By nature I am an Adapter, a Flow Traveler—although I have not always been very effective at it. When I was a boy, my tendency was to quit when confronted with an Obstacle or a period of Chaos. At the time, I thought that I was “deciding” to quit because that is the way other people would put it, but in reality I was just responding in a weak and ineffective way to a set of uncontrollable circumstances that presented themselves in the form of Adversity, which is simply a challenge created by an Obstacle—like those rocks and stumps I encountered on the mountain biking trail with Randy.

Because I was an Adapter, quitting in the face of Adversity didn’t feel unnatural to me. I saw it not as a character flaw or lack of perseverance, but rather that I had simply reached a place along the trail that presented an Obstacle so difficult to traverse that my continued movement wasn’t worth the trouble—so I would do the “logical” thing and stop moving rather than rise to the challenge. At that point in my young life my default reaction to Chaos was to quit.

At about twenty I realized that quitting in the face of Chaos was not yielding great results, so I tried something different. Instead of seeing Adversity as a stop sign, I tried visualizing it as an unexpected fork in the road that provided me with two options. I could either push through the Adversity on the same path I had been traveling, or I could let the Adversity guide me to a new path. But in neither case could I simply quit, because both options required me to overcome the Obstacle and continue moving, and that was the point—to stay in motion.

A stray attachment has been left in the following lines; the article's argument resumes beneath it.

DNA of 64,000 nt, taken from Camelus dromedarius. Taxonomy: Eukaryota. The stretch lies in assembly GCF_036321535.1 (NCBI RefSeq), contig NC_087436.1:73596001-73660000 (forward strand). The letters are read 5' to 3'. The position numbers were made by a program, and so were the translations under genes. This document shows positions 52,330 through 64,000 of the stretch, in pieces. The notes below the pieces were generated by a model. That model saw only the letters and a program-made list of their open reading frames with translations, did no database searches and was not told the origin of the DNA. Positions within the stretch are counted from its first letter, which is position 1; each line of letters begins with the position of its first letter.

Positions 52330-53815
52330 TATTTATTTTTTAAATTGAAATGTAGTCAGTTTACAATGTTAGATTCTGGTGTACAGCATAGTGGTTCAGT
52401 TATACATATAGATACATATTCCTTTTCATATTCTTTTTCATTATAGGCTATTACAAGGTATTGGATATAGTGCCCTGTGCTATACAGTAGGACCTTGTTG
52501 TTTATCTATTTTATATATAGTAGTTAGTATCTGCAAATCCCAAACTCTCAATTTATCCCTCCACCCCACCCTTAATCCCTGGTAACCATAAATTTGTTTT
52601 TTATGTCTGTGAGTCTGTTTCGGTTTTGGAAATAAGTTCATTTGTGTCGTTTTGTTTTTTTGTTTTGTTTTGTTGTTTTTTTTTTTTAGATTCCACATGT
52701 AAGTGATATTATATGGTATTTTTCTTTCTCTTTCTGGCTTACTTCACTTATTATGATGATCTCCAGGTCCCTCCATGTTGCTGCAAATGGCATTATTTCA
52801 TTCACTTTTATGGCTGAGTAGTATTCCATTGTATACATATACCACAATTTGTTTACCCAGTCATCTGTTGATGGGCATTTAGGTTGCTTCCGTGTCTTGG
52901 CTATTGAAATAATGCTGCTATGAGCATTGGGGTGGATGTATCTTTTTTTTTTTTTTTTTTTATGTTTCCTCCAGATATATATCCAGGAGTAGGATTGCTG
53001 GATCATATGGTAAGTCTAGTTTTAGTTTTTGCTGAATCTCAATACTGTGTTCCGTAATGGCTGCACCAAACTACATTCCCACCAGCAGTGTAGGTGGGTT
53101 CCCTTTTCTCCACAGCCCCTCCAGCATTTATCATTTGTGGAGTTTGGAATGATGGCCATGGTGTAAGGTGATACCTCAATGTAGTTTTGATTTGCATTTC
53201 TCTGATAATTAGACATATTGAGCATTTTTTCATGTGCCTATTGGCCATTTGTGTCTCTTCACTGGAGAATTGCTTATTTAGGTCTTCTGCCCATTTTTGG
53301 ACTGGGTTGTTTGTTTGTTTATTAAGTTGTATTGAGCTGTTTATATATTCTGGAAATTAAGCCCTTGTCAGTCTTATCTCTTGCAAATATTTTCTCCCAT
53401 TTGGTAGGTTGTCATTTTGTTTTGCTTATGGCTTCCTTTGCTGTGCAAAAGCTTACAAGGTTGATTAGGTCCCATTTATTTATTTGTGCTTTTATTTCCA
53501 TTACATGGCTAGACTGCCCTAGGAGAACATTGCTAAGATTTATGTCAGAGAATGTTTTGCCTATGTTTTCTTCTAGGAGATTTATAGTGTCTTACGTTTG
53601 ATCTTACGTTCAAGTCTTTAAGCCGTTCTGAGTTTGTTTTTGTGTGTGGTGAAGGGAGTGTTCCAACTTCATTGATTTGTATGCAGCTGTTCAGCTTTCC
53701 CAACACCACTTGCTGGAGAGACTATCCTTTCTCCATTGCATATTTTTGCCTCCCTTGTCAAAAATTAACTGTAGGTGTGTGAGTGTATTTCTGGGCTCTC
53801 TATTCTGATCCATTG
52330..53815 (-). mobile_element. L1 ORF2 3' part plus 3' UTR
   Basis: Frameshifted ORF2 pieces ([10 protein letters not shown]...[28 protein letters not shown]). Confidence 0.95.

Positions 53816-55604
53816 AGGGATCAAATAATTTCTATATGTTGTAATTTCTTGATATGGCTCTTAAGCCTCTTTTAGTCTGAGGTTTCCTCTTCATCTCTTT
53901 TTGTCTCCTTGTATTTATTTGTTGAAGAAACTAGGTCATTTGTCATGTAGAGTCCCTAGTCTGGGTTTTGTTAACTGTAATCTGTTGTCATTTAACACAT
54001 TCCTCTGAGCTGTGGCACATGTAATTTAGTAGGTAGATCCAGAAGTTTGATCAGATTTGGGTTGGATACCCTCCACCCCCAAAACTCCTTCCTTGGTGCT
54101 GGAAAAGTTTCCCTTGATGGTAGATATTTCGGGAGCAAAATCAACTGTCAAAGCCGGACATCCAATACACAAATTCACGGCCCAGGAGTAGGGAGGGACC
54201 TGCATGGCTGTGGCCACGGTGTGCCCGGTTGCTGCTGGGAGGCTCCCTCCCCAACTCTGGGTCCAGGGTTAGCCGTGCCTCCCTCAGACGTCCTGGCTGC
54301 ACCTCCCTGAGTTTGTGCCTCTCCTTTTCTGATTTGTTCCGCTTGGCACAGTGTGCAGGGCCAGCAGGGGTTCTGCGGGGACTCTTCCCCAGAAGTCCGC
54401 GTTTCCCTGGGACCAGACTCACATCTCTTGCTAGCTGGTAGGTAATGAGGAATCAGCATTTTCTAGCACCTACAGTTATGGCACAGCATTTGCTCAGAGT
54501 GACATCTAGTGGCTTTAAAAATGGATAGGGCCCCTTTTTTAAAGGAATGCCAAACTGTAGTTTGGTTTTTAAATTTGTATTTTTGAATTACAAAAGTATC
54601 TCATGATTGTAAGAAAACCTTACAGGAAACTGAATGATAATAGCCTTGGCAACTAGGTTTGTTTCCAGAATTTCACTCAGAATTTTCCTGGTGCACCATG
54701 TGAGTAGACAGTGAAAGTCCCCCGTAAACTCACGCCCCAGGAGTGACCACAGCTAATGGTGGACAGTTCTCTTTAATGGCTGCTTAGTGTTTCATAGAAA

Because I had no Dominion over the Adversity or the outcome of the option I chose when confronted with it, I decided not to waste time pondering which path to select in the face of Chaos—I just took the the path that seemed more difficult to me in the moment, without considering any other factor. Almost immediately, this produced better outcomes as I found that, regardless of which path I chose, continued movement was superior to stasis.

I wish I could say that this metamorphosis was inspired by an influential mentor or religious epiphany (both would make a better story to tell now), but I actually just read about it in a book (the title and author of which I cannot remember). At the time, I assumed that book had led me to a useful decision-making method, but I had really just become more effective at Adapting to Chaos and overcoming Adversity. This was many years before I became aware of the Control Impulse and how it causes people to believe they have the power to determine events and direct the actions of others.

But now I know the truth—it is the harder path that will set a man free from the tyranny of the Should Be.



John Orton
John Orton
Aug 29, 2022

Two roads diverged in a wood and I took the one less traveled by and that has made all the difference.


Rob Miller
Rob Miller
Aug 29, 2022

Yep. The hard road is the easy road. Every harder choice makes your life easier. Show up to work. Do one more rep. Do what you say you will do. Pass on the Snickers Bar. Hike to remote trout waters. All these harder roads lead to better results and an easier life.